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alex beam

A foolish attempt to purge Howard Zinn

If Howard Zinn hadn’t existed, the conservative commentariat might have had to invent him. The late Boston University professor, activist, and textbook author was and is a one-man, target-rich environment for right-wing ideologues.

Fellow traveler; honorary laureate of the University of Havana; author of the Hollywood-approved, best-selling “People’s History of the United States.” If you’re pitching from the right side of the mound, what’s not to hate?

The Associated Press revealed last month that Purdue University president Mitch Daniels, a former George W. Bush White House bigwig, was eager to purge Zinn’s work from university curriculums. Daniels called Zinn’s “History” “a truly execrable, anti-factual piece of disinformation that misstates American history on every page.”

In an e-mail he probably assumed was private — dangerous to assume! — Daniels gave thanks that “this terrible anti-American academic has finally passed away.”


Not to be outdone, David Bobb of Hillsdale College took to the pages of the Wall Street Journal to remind us that Zinn, “the patron saint of Occupy Wall Street . . . left behind a legacy of prepackaged answers for every problem.” Naturally Bobb mentioned the Havana degree and Zinn’s avid boldface groupies, e.g. Matt Damon, Ben Affleck, Bruce Springsteen, Bob Dylan, and Willie Nelson.

Bobb notes that on “the last day before his retirement in 1988, [Zinn] led his students into the street to participate in a campus protest.” Heavens! No protesting allowed at Hillsdale? I’d say we are the poorer for it.

I used to share Mr. Bobb’s prejudices, assuming that Ben and Matt’s favorite historian must be a poltroon. Dangerous to assume! I bought the “People’s History” a few years ago, fully intending to make sport of it. But a funny thing happened. I dipped in to the book. I liked it. I didn’t like all of it, but I liked enough of it.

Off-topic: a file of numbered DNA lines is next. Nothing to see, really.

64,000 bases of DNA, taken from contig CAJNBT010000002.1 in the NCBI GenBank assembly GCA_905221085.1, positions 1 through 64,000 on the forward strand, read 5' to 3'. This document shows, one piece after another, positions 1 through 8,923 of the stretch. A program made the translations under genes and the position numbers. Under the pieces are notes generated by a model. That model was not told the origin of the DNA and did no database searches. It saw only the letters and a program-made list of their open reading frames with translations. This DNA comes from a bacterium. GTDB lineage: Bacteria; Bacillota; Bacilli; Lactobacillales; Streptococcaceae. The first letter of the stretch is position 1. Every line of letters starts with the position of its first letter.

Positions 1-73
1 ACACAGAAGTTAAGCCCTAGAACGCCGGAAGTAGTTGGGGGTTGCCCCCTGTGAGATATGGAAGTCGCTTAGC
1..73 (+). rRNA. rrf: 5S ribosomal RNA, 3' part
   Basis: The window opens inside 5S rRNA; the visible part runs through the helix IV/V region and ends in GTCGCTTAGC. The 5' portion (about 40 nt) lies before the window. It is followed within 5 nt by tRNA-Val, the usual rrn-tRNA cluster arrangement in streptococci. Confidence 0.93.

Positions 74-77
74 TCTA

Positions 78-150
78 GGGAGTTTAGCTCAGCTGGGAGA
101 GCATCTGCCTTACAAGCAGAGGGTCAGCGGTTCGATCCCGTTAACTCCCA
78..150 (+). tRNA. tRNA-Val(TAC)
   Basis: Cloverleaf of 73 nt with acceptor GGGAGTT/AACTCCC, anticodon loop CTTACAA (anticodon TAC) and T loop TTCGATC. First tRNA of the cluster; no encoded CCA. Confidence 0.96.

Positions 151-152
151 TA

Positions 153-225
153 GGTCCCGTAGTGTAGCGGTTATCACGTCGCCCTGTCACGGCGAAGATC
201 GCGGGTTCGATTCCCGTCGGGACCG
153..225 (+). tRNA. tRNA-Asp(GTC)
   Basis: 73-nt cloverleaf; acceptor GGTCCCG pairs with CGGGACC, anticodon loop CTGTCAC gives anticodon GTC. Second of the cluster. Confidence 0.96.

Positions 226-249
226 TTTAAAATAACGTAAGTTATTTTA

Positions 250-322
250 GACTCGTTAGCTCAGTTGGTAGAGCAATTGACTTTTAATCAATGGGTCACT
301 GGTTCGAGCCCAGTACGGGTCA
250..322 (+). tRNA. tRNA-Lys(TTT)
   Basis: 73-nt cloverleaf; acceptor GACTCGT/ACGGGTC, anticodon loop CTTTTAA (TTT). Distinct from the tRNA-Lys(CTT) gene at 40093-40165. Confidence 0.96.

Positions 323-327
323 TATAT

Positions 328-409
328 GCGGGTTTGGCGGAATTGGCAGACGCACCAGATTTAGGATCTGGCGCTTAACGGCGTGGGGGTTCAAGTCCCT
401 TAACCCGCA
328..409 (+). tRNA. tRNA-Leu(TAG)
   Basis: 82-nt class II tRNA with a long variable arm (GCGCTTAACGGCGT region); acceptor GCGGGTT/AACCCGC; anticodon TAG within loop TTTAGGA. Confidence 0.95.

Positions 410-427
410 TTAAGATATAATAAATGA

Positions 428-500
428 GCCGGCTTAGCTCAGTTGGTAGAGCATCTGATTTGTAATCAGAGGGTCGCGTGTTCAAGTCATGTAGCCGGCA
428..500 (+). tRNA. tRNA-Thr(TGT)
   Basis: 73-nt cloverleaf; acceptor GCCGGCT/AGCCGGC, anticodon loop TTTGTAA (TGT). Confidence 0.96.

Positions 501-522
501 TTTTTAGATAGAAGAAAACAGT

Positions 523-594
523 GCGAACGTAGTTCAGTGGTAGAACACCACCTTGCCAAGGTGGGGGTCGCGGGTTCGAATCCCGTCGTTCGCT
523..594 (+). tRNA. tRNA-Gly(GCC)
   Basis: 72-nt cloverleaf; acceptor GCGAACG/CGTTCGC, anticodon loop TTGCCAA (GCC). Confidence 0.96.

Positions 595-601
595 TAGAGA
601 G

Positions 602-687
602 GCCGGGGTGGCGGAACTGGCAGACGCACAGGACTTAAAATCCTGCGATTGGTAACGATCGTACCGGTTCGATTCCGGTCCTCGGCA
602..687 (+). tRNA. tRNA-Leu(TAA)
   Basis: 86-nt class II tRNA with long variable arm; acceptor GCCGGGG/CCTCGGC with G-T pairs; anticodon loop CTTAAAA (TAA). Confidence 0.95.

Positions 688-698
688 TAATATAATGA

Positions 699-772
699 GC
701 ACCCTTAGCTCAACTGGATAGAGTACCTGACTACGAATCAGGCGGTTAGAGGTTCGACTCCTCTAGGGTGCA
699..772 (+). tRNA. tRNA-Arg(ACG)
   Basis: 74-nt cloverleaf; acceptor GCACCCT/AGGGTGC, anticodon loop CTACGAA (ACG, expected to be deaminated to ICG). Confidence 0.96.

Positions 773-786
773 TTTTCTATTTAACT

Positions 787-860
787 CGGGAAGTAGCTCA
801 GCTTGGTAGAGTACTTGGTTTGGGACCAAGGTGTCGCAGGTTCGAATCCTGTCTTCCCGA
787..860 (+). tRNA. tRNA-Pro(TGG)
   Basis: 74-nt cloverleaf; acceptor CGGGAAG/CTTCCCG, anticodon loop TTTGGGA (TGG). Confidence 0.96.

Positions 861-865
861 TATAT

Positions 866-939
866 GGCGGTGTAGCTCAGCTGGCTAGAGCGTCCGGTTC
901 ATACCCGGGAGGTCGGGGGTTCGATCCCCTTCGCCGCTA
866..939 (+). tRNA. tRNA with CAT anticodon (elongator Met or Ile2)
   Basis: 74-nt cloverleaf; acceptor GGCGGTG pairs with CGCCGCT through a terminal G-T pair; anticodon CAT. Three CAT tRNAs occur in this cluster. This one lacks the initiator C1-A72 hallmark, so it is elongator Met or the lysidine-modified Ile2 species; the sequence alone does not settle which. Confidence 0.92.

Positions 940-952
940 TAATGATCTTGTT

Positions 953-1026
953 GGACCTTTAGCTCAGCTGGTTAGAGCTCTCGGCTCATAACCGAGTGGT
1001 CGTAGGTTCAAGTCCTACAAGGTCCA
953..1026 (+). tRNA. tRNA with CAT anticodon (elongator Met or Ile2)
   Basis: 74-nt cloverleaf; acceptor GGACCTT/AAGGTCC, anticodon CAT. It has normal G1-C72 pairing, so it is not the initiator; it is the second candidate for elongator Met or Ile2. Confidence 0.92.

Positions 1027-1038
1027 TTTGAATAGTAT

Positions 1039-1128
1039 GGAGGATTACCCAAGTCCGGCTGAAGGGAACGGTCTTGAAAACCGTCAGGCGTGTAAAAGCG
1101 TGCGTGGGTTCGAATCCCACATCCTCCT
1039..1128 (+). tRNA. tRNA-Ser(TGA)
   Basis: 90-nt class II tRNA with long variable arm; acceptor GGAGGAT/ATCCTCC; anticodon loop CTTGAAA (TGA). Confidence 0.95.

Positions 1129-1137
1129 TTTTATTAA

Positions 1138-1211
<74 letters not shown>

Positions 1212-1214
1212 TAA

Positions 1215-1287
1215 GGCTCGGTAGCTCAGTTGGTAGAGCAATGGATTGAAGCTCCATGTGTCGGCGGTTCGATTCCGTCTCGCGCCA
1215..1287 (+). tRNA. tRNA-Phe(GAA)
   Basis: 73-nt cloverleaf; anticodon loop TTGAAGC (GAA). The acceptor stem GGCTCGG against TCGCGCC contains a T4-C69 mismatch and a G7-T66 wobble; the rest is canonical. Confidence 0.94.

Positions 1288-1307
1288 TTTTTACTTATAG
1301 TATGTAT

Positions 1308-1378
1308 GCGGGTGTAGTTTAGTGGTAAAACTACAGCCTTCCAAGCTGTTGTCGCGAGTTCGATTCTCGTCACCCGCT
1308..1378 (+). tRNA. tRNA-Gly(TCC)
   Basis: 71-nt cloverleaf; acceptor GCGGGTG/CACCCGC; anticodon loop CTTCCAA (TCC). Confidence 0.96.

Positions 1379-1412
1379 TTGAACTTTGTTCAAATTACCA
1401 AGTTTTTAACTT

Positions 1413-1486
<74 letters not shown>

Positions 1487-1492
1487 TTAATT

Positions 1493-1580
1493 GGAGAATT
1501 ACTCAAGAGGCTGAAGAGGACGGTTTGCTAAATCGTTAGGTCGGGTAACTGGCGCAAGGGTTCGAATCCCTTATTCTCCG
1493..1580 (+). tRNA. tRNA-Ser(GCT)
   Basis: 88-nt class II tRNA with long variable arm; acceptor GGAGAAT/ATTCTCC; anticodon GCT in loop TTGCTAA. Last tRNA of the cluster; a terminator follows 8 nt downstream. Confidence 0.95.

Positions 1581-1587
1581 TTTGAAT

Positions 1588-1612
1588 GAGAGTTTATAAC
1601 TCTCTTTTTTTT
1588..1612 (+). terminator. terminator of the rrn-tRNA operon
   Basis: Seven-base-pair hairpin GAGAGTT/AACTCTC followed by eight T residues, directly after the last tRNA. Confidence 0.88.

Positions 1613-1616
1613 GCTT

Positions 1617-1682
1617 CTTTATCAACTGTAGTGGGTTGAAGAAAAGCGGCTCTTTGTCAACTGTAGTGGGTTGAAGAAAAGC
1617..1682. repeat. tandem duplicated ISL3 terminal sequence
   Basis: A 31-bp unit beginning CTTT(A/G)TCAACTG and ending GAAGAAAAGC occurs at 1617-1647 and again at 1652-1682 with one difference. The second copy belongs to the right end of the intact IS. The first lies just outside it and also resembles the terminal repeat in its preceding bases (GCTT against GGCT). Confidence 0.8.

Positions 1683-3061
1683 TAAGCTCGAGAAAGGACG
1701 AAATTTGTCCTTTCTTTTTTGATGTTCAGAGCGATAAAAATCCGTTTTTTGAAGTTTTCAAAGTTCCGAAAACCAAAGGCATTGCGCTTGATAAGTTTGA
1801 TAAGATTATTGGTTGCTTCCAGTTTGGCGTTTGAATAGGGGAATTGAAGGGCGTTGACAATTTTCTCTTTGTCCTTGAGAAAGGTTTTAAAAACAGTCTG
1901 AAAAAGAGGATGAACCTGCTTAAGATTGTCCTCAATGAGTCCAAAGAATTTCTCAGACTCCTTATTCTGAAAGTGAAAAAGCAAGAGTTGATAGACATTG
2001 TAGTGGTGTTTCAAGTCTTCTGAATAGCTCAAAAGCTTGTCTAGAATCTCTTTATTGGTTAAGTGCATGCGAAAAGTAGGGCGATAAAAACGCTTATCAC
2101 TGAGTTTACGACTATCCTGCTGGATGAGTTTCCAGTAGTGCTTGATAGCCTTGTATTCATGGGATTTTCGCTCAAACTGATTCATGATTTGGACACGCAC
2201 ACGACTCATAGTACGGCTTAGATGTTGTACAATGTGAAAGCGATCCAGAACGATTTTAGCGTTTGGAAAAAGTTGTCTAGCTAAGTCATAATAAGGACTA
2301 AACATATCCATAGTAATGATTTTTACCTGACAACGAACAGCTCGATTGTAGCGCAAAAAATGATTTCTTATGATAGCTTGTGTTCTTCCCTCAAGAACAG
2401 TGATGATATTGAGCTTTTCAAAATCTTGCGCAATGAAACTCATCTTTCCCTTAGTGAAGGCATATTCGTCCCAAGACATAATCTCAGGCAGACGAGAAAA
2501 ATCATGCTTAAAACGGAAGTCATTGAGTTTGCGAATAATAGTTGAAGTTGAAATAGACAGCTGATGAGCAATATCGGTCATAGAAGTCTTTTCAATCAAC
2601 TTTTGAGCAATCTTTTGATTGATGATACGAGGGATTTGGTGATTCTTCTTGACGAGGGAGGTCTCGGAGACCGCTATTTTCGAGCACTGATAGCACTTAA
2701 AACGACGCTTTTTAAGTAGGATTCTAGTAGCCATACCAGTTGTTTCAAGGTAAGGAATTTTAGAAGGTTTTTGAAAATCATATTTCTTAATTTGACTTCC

If you have ever heard of Charles Beard and his classic “Economic Interpretation of the Constitution of the United States,” you understand where Zinn is coming from. For instance, Zinn never caught Founding Fathers-philia, the mysterious disease that has led so many talented writers and historians to publish best-selling hagiographies of the all-too-human white men who created our republic.


I’m glad Zinn mentions that brewmaster-firebrand-nominal-friend-of-freedom Sam Adams supported the suspension of habeas corpus when it came to putting down the Massachusetts farmers in Shays’ Rebellion. I doubt many other histories do.

Maybe I have peculiar tastes in history. A couple of years ago, I needed to bone up on Andy Jackson, and I wasn’t in the mood for Arthur Schlesinger Jr. (“The Age of Jackson”) or for Sean Wilentz’s 2005 biography. Instead I chose to read Jon Meacham’s titanic bestseller and Pulitzer Prize-winning biography, “American Lion: Andrew Jackson in the White House.”

Ugh-fugh, as my late mother used to say.

Every word of Meacham’s questionable assertion that Jackson “created the modern American presidency” rang false to me. The book purports to reveal the intimate side of this particularly barbaric president, based in part on archival materials from a young couple that shared the White House with Jackson. We see a great deal of the “other,” private Andrew Jackson, who loves little children and plays “the role of national pastor” to the beleaguered United States.

If Andrew Jackson was America’s national pastor then I’m the Boston Red Sox middle-relief man.

Meacham is a smooth writer and I can’t fault him for seeking the shortest possible path to the bank, penning triumphalist, jingoistic hogwash. Here’s where Howard Zinn can be helpful. He devotes 25 pages of his “People’s History” to Indian Removal, the genocidal policy championed by America’s clergyman, “Andrew Jackson . . . land speculator, merchant, slave trader, and the most aggressive enemy of the Indians in early American history.”


Let’s face it; Jackson was the first mass murderer to darken the door of the White House.

I’ll cede the points in advance; Meacham’s book is not as awful as I paint it, and Zinn’s work isn’t above criticism, not by a long shot. But I would argue that Meacham trafficks in treacly legends, while Zinn is merchandising unpleasant truths.

Fewer legends + more painful truths = better history, I’d say.

Alex Beam’s column appears regularly in the Globe. He can be reached at